Echo parakeet

Population : 375 – 490 species 

Body length : 13–17 in ( 34 – 42 cm)

Wingspan : 177–190 mm (49 – 54cm)

Tail : 164–200 mm (6.5–7.9 in)

Weight : 5.9 – 6.8 oz (167–193g)

The Echo Parakeet, native solely to the Mascarene Islands of Mauritius and formerly Réunion, stands as the sole surviving parrot species in this region, with all others succumbing to human-induced extinction. Now confined to the dwindling forested areas of Mauritius, which comprise less than 2% of the island’s surface as of 2017, primarily within the Black River Gorges National Park in the southwest, the Echo Parakeet epitomizes arboreal living, typically inhabiting the forest canopy for feeding and rest. Unlike its more sociable counterpart, the Rose-ringed Parakeet, it tends to move solitarily or in small clusters. Skilled at utilizing updrafts along ridges and cliffs during flight, it primarily sustains itself on indigenous Mauritian flora. By the 1980s, the Echo Parakeet faced imminent extinction, earning the title of the rarest and most endangered Mascarene bird, often referred to as “the world’s rarest parrot.”


Pink Pigeon

Body length : 30 – 38 cm

Life span : 10-18 years

Weight : 350 G

Once on the brink of extinction in the 1990s with just 10 individuals left, the Pink Pigeon of Mauritius has made a remarkable recovery thanks to the efforts of the Durrell Wildlife Conservation Trust since 1977. Sporting a distinct pale pink plumage, rosy feet, and fiery eyes, these pigeons prefer to stay in pairs or family groups, flitting between roosting and foraging spots within the island’s shrinking forests. Despite facing threats from habitat loss, invasive predators like crab-eating macaques and feral cats, and diseases, conservation efforts in areas like the Black River Gorge National Park and the predator-free Ile aux Aigrettes have provided hope for their survival.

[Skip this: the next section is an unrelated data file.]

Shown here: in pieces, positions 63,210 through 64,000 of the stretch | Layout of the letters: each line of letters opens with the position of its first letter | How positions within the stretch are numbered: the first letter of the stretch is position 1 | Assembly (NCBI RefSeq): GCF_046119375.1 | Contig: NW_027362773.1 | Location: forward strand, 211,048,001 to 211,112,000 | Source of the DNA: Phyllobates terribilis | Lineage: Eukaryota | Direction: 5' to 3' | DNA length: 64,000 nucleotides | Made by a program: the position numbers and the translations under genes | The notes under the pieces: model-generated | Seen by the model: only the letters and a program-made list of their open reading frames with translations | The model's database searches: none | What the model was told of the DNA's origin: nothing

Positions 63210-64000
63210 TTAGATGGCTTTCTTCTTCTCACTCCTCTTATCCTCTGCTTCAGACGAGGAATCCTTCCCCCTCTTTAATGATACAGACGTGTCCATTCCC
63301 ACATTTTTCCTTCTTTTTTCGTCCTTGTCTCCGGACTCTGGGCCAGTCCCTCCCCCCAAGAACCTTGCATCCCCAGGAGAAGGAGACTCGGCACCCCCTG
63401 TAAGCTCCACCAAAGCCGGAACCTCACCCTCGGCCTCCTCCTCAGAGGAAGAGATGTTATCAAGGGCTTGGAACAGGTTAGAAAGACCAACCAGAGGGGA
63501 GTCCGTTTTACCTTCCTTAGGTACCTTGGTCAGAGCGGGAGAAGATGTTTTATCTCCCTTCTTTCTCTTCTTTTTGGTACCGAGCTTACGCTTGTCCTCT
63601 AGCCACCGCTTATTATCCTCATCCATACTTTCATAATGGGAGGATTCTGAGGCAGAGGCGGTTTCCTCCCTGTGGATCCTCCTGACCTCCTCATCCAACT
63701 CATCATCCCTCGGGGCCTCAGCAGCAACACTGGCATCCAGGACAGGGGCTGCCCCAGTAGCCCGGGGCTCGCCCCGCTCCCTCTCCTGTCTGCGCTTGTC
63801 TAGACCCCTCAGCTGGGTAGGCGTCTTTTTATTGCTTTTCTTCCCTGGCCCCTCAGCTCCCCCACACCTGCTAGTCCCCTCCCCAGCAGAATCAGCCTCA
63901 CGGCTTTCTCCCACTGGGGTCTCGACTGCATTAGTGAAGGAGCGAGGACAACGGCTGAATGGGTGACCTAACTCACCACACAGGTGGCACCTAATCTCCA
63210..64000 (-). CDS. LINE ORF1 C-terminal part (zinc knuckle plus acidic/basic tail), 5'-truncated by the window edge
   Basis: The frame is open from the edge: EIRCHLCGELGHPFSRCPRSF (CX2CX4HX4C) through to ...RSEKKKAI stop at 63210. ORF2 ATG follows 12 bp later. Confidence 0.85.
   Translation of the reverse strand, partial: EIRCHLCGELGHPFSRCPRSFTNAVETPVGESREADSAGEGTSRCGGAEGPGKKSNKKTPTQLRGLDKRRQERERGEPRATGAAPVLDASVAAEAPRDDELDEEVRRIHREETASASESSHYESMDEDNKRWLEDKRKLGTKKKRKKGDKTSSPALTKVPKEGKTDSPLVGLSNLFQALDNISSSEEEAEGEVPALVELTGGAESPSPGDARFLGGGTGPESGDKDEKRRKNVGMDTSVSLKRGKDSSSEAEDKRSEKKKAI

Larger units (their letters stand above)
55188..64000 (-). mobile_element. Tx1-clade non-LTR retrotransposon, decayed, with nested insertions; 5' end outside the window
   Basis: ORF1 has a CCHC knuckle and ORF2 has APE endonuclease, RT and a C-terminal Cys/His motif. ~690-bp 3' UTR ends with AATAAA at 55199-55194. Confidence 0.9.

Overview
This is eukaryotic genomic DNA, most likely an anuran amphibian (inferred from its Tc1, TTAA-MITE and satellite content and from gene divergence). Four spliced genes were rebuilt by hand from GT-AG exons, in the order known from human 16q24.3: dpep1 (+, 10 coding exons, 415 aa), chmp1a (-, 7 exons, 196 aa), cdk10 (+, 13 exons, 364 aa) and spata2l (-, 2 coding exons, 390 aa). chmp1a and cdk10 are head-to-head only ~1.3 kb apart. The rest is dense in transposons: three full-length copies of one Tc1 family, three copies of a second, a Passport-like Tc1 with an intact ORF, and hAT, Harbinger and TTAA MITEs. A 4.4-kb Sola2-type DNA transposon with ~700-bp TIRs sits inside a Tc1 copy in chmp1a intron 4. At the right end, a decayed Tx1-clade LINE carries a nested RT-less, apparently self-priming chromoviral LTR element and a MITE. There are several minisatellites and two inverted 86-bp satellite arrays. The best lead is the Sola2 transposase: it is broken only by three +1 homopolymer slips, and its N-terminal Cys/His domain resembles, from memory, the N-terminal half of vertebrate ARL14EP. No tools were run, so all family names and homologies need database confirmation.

Mauritius Fody

This small bird, also known as the red fody, is endemic to Mauritius. It is easily recognizable by its bright red plumage.

Mauritius Cuckoo-Shrike

The cuckooshrike is a small bird with males having dark gray upperparts and females sporting brown upperparts. 

Mauritius Bulbul

Mauritius bulbul is known for its vibrant yellow-brown eyes, pink legs, and bill ranging from orange to yellow in color.

Mauritius olive white eye

This small olive-green songbird, only 10cm long, known for its distinctive white eye-circles and curved bill ideal for nectar feeding.

Mauritius Paradise Flycatcher 

Endemic to the Mascarene islands, this species measures around 15 to 20 cm, with males sporting black heads with grey markings and females having smaller, dark-grey heads.

Lesser Noddy

Also known as the sooty noddy, the lesser noddy is a seabird with brownish-black plumage and lighter forehead and crown.